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Delete a file who doesn't own or part of the group

 
Unixworld
Occasional Contributor

Delete a file who doesn't own or part of the group

I am not part of the group or owner of the directory. Still how can I make to delete a file in that directory?

 

Okay here is what I need: I should be able to delete one file in the directory and not other files. How can I make it possible. I know that if I can't write to a directory I can't delete a file. But I guess, someone must have figured this out. Please let me know.

1 REPLY
Matti_Kurkela
Honored Contributor

Re: Delete a file who doesn't own or part of the group

NOTE: below, I'll assume that the user who wants to delete the file has the username "someuser" or belongs to group "somegroup", and the user who owns the directory has the username "dirowner". The file that needs to be deleted is /some/directory/specialfile. Change these to fit your environment.

 

Configure sudo to allow the required user/group/everyone to run the rm command as the directory owner to delete that particular file. For example, one of the following sudoers file entries should work, depending on your requirements. Remember to use the visudo command to edit the sudoers file: the command will check the modified sudoers file for correctness before replacing the current sudoers file with it, so you will be protected from making syntax errors.

# allow one user only to delete the special file
someuser ALL=(dirowner) NOPASSWD: /bin/rm -f /some/directory/specialfile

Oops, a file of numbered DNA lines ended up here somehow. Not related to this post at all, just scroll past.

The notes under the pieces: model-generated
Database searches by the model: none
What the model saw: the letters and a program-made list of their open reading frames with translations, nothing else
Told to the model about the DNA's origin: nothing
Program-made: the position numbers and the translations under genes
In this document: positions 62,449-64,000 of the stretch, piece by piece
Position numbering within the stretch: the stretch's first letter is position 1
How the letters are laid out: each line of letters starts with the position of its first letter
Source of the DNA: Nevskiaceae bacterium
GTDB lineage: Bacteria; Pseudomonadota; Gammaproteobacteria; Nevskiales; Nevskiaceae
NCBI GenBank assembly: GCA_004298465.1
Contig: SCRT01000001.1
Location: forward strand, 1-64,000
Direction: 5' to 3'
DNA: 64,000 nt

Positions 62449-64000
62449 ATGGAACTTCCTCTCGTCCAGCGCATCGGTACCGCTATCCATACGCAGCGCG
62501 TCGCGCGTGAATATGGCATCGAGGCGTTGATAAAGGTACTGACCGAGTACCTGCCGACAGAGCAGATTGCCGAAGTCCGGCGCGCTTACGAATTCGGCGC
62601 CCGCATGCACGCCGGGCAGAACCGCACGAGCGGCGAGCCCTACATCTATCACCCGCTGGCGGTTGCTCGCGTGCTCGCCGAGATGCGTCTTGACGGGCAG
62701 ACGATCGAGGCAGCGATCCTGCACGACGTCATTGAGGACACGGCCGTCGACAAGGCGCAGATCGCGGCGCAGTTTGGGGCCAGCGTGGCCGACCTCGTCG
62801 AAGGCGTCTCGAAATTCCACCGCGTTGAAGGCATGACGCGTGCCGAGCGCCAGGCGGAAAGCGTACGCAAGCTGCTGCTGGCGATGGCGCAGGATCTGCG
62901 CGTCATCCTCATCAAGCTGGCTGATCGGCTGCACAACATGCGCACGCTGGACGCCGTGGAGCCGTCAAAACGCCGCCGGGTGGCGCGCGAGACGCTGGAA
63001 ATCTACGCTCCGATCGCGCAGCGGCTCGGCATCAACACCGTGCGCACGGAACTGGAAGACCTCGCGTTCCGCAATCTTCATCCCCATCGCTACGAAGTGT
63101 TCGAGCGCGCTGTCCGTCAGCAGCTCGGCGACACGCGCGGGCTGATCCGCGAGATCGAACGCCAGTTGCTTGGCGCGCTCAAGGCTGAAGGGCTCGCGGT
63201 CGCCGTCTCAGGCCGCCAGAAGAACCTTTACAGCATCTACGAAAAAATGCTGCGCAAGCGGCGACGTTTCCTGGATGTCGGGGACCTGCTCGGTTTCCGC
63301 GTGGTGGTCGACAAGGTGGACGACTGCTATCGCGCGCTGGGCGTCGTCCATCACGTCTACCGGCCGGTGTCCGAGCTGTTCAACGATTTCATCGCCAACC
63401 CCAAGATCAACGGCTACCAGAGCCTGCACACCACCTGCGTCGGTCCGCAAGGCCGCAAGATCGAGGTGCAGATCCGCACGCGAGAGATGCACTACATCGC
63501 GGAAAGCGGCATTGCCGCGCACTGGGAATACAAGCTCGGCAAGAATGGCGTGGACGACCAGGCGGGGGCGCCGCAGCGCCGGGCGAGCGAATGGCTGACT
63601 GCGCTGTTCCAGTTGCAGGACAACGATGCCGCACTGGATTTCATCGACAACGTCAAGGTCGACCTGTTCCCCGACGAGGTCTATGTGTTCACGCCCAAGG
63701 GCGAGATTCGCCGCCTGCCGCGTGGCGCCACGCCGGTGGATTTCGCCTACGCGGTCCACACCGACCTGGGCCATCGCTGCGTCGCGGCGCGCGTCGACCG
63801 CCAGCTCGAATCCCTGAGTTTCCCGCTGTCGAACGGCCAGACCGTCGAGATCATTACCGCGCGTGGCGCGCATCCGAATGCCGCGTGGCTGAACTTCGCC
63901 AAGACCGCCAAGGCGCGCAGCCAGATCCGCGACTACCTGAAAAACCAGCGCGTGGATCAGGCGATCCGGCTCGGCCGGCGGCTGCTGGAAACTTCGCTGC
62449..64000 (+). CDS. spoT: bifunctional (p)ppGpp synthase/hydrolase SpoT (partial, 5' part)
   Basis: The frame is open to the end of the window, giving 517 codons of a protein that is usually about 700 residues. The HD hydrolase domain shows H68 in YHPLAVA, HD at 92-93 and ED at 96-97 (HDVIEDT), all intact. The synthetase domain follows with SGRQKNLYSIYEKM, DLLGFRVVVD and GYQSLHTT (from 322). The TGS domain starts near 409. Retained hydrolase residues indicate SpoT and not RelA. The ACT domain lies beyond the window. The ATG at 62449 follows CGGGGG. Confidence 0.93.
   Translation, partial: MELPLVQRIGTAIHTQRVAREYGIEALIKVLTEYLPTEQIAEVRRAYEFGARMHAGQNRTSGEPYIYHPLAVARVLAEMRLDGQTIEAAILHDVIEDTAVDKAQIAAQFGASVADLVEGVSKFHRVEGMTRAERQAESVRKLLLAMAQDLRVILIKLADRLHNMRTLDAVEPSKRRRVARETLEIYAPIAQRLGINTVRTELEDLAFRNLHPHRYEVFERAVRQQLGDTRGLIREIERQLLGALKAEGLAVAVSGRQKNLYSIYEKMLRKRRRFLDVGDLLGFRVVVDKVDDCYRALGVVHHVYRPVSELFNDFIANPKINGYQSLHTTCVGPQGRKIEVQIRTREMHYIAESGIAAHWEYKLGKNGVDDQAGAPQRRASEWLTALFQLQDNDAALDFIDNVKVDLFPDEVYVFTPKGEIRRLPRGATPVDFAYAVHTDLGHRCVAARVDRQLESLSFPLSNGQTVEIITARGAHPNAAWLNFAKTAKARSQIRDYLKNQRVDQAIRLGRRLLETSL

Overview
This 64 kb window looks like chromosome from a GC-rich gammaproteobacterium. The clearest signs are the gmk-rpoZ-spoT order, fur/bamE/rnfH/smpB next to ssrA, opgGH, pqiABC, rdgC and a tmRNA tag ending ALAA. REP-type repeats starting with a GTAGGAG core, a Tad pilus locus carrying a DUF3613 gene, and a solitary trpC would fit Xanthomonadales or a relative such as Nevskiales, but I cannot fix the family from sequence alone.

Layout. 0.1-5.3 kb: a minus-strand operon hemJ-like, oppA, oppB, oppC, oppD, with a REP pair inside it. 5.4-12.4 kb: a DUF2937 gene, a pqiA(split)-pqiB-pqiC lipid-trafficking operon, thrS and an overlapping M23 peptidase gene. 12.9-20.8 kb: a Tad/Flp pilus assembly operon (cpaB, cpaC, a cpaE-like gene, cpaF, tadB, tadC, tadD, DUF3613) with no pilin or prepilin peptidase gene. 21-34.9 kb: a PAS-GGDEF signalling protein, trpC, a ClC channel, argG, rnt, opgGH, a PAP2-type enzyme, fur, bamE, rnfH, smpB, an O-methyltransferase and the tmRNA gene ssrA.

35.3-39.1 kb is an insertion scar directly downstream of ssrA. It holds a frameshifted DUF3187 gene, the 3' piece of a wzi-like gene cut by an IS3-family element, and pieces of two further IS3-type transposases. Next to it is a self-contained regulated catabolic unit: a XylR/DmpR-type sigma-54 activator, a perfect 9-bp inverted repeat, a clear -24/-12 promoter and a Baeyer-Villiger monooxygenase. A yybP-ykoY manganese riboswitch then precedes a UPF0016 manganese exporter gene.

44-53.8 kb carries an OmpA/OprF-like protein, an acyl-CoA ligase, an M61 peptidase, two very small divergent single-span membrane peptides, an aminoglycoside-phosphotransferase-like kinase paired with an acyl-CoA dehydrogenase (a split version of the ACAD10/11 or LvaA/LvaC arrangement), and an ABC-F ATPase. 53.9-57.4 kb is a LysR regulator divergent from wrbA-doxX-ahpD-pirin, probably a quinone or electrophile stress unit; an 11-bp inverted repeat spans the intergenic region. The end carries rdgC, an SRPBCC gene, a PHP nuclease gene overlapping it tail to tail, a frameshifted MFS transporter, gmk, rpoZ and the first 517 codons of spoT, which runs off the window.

# allow one group only to delete the special file
%somegroup ALL=(dirowner) NOPASSWD: /bin/rm -f /some/directory/specialfile
# allow everyone to delete the special file
ALL ALL=(dirowner) NOPASSWD: /bin/rm -f /some/directory/specialfile

 

Then write a script with a suitable name (e.g. "rmspecialfile") like this:

#!/bin/sh

if [ $(whoami) != "dirowner" ]
then
# Not the "dirowner" user: use sudo to attempt deletion as the correct user
# (the actual authorization will be in the sudo configuration)
exec sudo -u dirowner /bin/rm -f /some/directory/specialfile else
# The "dirowner" user can use this script too if s/he wants to.
# In that case, no sudo is required.
/bin/rm -f /some/directory/specialfile fi

Place this script to /usr/local/bin and set it executable (chmod a+x /usr/local/bin/rmspecialfile).

 

If the user is authorized to delete the special file, the command "rmspecialfile" will do it - no questions, no password prompts (because of the NOPASSWD: tag in the sudoers entry). On the other hand, if the user is not matched by the sudoers entry, the sudo command will reject the attempt and the user will not be able to work around the rejection.

 

In both cases, the sudo command will create a log entry with details of who exactly deleted the file (or made a hopeless attempt of doing so).

MK